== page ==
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EA-18G Kit

Italeri 1/48 EA-18G 'Growler' Kit First Look

By Michael Benolkin

Date of Review October 2005 Manufacturer Italeri
Subject EA-18G Growler Scale 1/48
Kit Number 2641 Primary Media Styrene
Pros Corrected external details Cons Spartan cockpit
Skill Level Basic MSRP (USD) $36.00

First Look

EA-18G Kit
EA-18G Kit
EA-18G Kit
EA-18G Kit
EA-18G Kit
EA-18G Kit

The US Navy has pushed hard to get the Super Hornet into the fleet. So hard that development of replacements for the rest of every airwing's aircraft has taken a back seat. Replacements for the S-3, C-2, E-2, etc., are still in the distant future (the E-2 is getting upgraded at least). One aircraft that has been showing its age is the EA-6B Prowler.

Developed as a specialized electronic warfare (EW) aircraft from a stretched A-6 Intruder, the EA-6B is the only remaining dedicated radar-jamming EW platform in the US military after the retirement of the USAF's EF-111A Raven. To give it additional teeth, EA-6Bs were later modified to carry the AGM-88 HARM anti-radiation missile (radar killer).

Recognizing that the Prowler is reaching the end of its operational life, the Boeing Phantomworks looked at adapting the Super Hornet to replace the Prowler. While the Prowler is a four-place aircraft, computer automation from various upgrades has allowed the Prowler to operate without all four crewmembers. Further advances in automation make replacing the Prowler with a two-place aircraft much more feasible. Enter the EA-18G.

The EA-6A and later EA-6B were ideal platforms in their day as the shared the same performance as the A-6 Intruders they escorted. An EA-6B today would be left in the dust as the Hornets and Super Hornets they supported got out of Dodge supersonic. It makes sense to develop a new EW platform that can keep up with the pack.

While a few development aircraft have been modified from early F/A-18Fs by the Phantomworks to address technical issues (like cramming more avionics into the airframe, assessing the impact of the ECM pods on the drag index, etc.), it will still be a few years before we see the EA-18G come online.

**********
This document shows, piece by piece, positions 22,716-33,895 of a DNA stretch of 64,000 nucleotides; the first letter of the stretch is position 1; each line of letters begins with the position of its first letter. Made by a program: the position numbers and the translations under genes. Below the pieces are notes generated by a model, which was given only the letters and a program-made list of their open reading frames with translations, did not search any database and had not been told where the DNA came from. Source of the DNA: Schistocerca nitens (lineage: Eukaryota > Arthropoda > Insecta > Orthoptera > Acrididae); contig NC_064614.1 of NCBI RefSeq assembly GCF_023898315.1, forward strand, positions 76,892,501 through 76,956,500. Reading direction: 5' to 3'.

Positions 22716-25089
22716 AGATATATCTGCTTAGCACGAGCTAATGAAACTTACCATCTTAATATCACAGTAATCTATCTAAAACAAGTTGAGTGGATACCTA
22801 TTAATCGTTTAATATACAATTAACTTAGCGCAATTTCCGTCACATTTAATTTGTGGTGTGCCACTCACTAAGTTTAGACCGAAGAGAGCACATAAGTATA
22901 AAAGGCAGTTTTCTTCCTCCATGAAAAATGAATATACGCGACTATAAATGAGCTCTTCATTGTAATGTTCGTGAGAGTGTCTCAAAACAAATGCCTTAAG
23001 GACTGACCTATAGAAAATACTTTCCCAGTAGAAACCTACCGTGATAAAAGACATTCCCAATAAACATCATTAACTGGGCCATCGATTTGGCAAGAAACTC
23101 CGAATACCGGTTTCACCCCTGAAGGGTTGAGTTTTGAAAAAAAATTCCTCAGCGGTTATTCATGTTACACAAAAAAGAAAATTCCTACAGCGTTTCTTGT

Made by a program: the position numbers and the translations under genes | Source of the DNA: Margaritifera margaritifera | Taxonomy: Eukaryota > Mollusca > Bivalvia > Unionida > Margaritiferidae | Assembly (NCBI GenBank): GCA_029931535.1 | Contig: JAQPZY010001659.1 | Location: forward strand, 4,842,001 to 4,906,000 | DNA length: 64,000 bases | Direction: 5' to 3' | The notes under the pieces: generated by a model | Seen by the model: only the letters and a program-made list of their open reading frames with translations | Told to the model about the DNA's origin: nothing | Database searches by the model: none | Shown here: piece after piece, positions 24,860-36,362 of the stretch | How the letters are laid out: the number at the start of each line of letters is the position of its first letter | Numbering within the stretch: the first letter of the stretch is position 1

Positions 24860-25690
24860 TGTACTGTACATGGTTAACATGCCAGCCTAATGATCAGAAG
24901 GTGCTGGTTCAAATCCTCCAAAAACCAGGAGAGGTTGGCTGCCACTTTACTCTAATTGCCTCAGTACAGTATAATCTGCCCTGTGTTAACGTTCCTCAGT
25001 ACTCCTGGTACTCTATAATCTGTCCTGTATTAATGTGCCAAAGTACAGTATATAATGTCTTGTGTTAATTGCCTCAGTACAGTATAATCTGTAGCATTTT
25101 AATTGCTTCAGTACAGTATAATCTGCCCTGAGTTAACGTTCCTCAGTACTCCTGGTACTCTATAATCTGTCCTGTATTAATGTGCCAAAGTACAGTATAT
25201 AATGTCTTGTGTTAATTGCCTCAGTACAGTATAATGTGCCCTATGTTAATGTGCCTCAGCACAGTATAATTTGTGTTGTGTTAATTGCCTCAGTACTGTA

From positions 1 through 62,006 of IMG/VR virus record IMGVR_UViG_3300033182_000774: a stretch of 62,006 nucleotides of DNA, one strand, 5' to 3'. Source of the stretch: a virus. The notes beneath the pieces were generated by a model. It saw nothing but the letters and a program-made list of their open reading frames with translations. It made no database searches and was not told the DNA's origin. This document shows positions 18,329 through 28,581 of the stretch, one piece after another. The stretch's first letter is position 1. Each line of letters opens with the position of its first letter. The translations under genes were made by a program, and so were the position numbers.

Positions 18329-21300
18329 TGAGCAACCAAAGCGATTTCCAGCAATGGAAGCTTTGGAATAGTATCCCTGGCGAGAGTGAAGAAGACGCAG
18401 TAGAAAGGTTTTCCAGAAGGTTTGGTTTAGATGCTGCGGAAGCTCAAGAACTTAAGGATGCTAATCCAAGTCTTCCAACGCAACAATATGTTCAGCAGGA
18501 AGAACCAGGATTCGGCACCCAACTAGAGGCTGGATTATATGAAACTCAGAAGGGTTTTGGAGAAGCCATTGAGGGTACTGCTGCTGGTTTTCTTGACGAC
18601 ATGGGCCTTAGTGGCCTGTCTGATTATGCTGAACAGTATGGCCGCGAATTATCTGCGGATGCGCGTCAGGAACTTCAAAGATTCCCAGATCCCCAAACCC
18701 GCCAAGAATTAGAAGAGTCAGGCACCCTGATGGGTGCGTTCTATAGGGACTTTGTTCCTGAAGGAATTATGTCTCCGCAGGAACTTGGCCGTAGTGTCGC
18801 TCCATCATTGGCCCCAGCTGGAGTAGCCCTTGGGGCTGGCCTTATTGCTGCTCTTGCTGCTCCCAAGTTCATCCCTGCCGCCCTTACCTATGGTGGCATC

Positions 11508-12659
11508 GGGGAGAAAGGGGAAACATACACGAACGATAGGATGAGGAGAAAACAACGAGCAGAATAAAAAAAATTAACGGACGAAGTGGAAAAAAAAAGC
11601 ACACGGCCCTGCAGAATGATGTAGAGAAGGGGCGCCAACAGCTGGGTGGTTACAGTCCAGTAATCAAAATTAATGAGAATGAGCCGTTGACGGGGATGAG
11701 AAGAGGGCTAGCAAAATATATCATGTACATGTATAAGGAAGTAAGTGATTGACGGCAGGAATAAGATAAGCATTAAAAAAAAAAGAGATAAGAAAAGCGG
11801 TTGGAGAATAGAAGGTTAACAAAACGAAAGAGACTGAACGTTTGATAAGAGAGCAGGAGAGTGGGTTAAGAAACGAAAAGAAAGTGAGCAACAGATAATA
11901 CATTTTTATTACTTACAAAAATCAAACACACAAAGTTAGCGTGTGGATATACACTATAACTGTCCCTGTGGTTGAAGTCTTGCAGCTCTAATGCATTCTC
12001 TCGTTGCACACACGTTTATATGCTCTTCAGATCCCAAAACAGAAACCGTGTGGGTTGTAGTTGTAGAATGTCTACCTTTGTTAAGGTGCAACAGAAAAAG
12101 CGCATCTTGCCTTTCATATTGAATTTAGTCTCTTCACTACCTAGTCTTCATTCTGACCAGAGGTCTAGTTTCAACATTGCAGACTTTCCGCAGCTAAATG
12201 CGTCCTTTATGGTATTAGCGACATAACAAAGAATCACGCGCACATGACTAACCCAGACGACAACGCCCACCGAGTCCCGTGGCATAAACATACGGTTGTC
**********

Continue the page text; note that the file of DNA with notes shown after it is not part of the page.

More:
Italeri has re-released their F/A-18F kit with some new parts. The kit consists of four parts trees molded in light gray styrene plus a small clear tree with the windscreen, canopy and HUD.

When I received this review sample, I remembered the accuracy problems of the first releases of their F/A-18E and F/A-18F kits. I happened to have one of these on the shelf and did a side-by-side comparison to see what, if anything, has changed. Much to my surprise, Italeri has updated their molds!

You'll remember the dorsal speed brake well between the tails? That's gone. What's more, many of the vents and apertures that were out of place and/or the wrong shape have been corrected. I was so pleasantly surprised that I pulled out my Hasegawa 1/48 Super Bug and did the comparison. You can still see slight differences in the positions of the various vents and apertures, but the shapes are now in agreement.

What caught my eye was the difference in shape of the dorsal spine, the 'hump' that extends from behind the canopy back between the tails. The Hasegawa hump is noticeably fatter than the Italeri. A quick look at some Super Hornet photos indicate that Hasegawa got the dorsal spine wrong, Italeri is closer to the right shape.

One thing they didn't address in this release is the advanced IFF 'pizza box' ahead of the windscreen found on later block Super Hornets. This is understandable though since the aircraft this kit is based upon were early block F-models.

In the cockpit, basic modelers will be happy with decals for the instrument panels and side consoles, AMS modelers will want to replace the 'pit' with an aftermarket set. This isn't a specific problem with this kit, Italeri tends to keep the cockpits in their kits simple.

The kit includes most of the same parts options as the earlier F/A-18E and F/A-18F releases including AIM-120 and AIM-9 air-to-air missiles, external tanks, etc. New in this kit are the EW pods with the RATs and the funky antenna pods that were mounted on the wingtips of the development aircraft. If you're building the development aircraft, by all means use these wingtip pods, but I suspect that the antennas in these pods will be flush-mounted to the production aircraft allowing the AIM-9 to remain on the wingtips.

One thing not included in the kit are a pair of AGM-88 HARMs to reflect the aircraft's ability to reach out and smite its target. These are readily available from multiple sources, so no biggie.

Markings are provided for two examples, one is the developmental EA-18G markings as it has appeared in several photos, the other is a notional scheme in Atlantic Fleet training colors.

Italeri has been listening to you, the consumer as the mold updates reflect their intent to keep their Super Hornets in the mix against the Revell and Hasegawa offerings. The additional parts and markings will render a nice-looking representation of the early stages of the EA-18G development.

My sincere thanks to Testors for this review sample!